The Energy 202: The United States and Syria are now the only two countries out of the Paris climate accord

This week, Nicaragua, one of the few holdouts from the Paris climate accords, did an about-face and said it will sign the agreement.

Nicaraguan President Daniel Ortega announced that the Central American nation of 6 million people ― about the size of Maryland ― would sign the landmark pact voluntarily committing nations to reduce greenhouse gas emissions, according to El Nuevo Diario, one of the nation’s major newspapers.

After President Obama, who orchestrated the pact bringing together more than 190 nations, only two nations had yet to sign the agreement in April of this year.

One was Syria, which was and still is in the middle of a bloody civil war. The other was Nicaragua, which attended 2015 talks but refused to sign the accord.

President Trump announced his intent to make the United States the third nonparticipant in the pact because of, as he said in a speech in June, “the draconian financial and economic burdens the agreement imposes on our country.”

But Nicaragua declined to participate not because its leaders thought the agreement went against its national interests. Instead, they felt the agreement did not go far enough.

“We’re not going to submit because voluntary responsibility is a path to failure,” Paul Oquist, Nicaragua’s climate envoy, said during the Paris talks in 2015. Nicaragua argued that rich countries should pay more to mitigate global warming because they were largely responsible for it.

As a developing nation, Nicaragua produces only a fraction of the world’s greenhouse gas emissions. But the country, economically dependent on agriculture and in the path of Atlantic hurricanes, is ranked the fourth-most vulnerable to climate change in the world, according to the 2017 Global Climate Risk Index.

When making his announcement, Ortega this week struck a note of solidarity with other poorer regions affected by a changing climate.

“We have to be in solidarity with this large number of countries that are the first victims, that are already the victims and are the ones that will continue to suffer the impact of these disasters and that are countries in Africa, Asia, Latin America, of the Caribbean, which are in highly vulnerable areas,” Ortega said, according to the Nicaraguan newspaper.

As the United Nations General Assembly met this week, Trump administration officials reiterated the U.S. commitment to leaving the Paris deal unless, as the president said in June without defining what fairness meant, “we can make a deal that’s fair.”

“The president decided to pull out of the Paris accord because it's a bad deal for the American people and it's a bad deal for the environment,” National Security Adviser H.R. McMaster said on Sunday before the U.N. gathering. Trump's top economic adviser, Gary Cohn, carried that message to foreign counterparts in New York later in the week.

Nicaragua’s decision is far from likely to change minds in the White House, which has withstood lobbying from the leaders of France and elsewhere to reconsider.

But according to Andrew Light, a senior fellow at the World Resources Institute who was a senior climate adviser at Obama’s State Department, Nicaragua’s decision after the U.N. meeting is “further demonstration that the administration is isolated on this issue.”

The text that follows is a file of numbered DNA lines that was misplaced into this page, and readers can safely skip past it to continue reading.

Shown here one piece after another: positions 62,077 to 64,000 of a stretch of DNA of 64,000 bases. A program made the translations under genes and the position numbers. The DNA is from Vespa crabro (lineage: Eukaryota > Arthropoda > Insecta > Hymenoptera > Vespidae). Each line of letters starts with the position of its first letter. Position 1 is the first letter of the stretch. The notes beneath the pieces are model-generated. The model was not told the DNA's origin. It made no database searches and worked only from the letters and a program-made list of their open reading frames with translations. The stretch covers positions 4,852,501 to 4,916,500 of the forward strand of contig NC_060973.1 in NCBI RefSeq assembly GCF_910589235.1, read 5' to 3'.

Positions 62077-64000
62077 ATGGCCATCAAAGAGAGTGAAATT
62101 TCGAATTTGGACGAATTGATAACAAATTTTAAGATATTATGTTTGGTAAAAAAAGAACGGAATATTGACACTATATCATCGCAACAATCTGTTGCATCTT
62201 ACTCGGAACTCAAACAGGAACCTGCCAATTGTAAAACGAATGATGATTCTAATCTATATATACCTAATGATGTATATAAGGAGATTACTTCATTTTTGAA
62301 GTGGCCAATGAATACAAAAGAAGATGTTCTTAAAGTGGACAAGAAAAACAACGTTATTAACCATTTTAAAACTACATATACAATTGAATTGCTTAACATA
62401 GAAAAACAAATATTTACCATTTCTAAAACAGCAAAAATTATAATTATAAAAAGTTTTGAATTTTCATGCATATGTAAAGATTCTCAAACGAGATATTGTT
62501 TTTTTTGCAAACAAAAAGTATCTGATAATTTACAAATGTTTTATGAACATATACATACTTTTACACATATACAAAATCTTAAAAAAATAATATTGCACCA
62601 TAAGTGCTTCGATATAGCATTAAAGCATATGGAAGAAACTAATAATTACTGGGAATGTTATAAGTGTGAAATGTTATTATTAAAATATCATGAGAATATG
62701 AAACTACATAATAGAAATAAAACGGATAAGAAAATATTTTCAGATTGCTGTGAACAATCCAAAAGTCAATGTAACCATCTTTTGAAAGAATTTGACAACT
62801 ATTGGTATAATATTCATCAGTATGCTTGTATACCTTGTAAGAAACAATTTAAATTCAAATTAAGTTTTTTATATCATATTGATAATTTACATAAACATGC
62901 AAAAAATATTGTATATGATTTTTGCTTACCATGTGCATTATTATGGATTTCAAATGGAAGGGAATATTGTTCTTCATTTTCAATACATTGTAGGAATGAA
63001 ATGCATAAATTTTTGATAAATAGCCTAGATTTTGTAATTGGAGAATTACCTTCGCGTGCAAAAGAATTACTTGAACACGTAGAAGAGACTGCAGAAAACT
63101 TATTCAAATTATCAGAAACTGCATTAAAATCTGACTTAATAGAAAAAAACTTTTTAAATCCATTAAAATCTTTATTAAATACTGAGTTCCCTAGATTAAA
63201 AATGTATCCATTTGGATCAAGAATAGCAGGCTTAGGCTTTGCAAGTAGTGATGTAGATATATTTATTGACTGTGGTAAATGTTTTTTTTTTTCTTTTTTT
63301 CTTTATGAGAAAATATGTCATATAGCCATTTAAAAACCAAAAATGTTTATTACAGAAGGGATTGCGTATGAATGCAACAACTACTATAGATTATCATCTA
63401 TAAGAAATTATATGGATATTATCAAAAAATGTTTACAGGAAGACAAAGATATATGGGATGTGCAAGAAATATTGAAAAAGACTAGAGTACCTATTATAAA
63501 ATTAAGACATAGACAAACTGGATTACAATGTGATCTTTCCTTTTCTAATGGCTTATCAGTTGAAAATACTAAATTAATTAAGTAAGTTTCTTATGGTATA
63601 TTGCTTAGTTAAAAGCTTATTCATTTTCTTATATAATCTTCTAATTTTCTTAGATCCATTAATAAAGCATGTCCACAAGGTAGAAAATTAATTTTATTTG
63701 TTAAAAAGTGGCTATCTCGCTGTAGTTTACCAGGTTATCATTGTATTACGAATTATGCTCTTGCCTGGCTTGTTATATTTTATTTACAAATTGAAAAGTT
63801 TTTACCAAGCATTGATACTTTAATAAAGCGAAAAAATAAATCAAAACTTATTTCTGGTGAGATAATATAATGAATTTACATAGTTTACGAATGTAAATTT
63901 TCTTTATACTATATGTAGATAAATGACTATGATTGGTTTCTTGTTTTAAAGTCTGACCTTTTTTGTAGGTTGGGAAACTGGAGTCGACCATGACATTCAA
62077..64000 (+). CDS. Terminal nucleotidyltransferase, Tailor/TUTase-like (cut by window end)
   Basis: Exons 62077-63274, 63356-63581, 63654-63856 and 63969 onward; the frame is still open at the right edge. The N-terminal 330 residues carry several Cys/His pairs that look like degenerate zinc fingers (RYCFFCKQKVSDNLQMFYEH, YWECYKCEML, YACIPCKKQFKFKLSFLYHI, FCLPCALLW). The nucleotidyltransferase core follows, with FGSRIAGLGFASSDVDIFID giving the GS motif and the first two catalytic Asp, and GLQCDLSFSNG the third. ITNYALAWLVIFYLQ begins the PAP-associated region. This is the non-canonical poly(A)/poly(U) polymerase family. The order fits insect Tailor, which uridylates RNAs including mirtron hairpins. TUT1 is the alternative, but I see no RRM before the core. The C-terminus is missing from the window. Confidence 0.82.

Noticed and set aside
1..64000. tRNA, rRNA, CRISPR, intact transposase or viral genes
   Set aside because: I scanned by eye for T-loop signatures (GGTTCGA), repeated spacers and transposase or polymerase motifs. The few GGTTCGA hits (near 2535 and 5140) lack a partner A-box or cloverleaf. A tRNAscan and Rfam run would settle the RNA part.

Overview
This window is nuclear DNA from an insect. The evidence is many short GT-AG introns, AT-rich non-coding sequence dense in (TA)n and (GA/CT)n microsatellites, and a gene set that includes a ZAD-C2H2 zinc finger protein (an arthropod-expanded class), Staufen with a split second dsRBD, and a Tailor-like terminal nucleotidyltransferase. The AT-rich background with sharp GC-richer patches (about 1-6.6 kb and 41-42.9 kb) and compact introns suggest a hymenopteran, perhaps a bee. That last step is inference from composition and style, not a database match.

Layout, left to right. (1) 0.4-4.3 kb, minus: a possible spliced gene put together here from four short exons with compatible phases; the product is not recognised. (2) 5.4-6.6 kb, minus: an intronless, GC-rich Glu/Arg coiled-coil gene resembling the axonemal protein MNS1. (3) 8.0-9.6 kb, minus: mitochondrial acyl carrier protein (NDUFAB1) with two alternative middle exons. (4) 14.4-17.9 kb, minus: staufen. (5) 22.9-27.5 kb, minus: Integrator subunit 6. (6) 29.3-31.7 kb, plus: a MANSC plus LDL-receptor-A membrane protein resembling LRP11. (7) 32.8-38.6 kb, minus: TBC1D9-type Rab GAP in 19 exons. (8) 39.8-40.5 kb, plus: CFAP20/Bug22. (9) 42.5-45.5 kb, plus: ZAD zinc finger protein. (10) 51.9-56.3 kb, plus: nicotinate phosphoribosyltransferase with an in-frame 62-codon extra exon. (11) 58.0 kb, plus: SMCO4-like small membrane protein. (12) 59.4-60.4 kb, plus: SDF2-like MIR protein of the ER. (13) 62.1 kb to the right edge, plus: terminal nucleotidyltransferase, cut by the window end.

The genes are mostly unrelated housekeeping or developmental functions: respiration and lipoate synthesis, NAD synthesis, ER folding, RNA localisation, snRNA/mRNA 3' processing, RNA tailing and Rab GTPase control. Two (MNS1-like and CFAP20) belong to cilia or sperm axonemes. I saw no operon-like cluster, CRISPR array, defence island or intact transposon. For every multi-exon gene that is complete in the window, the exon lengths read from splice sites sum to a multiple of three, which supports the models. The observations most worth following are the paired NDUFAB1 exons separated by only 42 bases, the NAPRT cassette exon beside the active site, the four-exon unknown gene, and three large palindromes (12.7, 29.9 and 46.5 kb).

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-- Borrowed time: Environmental Protection Agency Administrator Scott Pruitt’s round-the-clock security detail is consuming the time of special agents that would otherwise be spent investigating environmental crimes, reports The Post’s Juliet Eilperin and Brady Dennis.

Now the EPA is bringing in pinch-hitter agents from across the country two weeks at a time to help guard Pruitt. "The practice has rankled some employees and outside critics, who note that the EPA’s criminal enforcement efforts already are understaffed and that the Trump administration has proposed further cuts to the division,"Juliet and Brady write.

One the one hand, extra scrutiny is sensible for Cabinet members when they, like Pruitt, are engaged in bold, controversial projects — regardless of politics. For example, former President Obama's energy secretary, Ernest Moniz, switched to constant protection after helping broker the Iran nuclear deal in 2015.

On the other hand, the problem of pilfering the criminal enforcement unit for bodyguards is one of the EPA's own making given the agency's internal hiring freeze. The agency is looking into whether it can make an exception to the hiring freeze to add additional full-time protection for Pruitt, who Juliet and Brady note is receiving three times the protection of his predecessors.

-- Trump's other Rocket Man: Trump's pick to run NASA, Rep. Jim Bridenstine (R-Okla.), wrote in a questionnaire submitted to the Senate Commerce, Science and Transportation Committee that he wants to urge the federal government to better understand climate change — but on Mars.

Bridenstine wrote: "Mars once had a magnetic field, rivers, lakes and an ocean on its north pole. At some point, Mars changed dramatically and we should strive to understand why. Studying other planets can inform our understanding of Earth."

Scott Waldman at E&E News decodes that sentiment: "The notion that Mars is experiencing climate change is a talking point among climate skeptics who say the planet has been changed by solar radiation. If Mars is experiencing climate change, the assertion goes, then warming on Earth can be blamed on the sun. The claim comes from research comparing two images of Mars, one from the 1970s and another from the 1990s. It concludes that darkening of the planet's surface meant Mars is warming."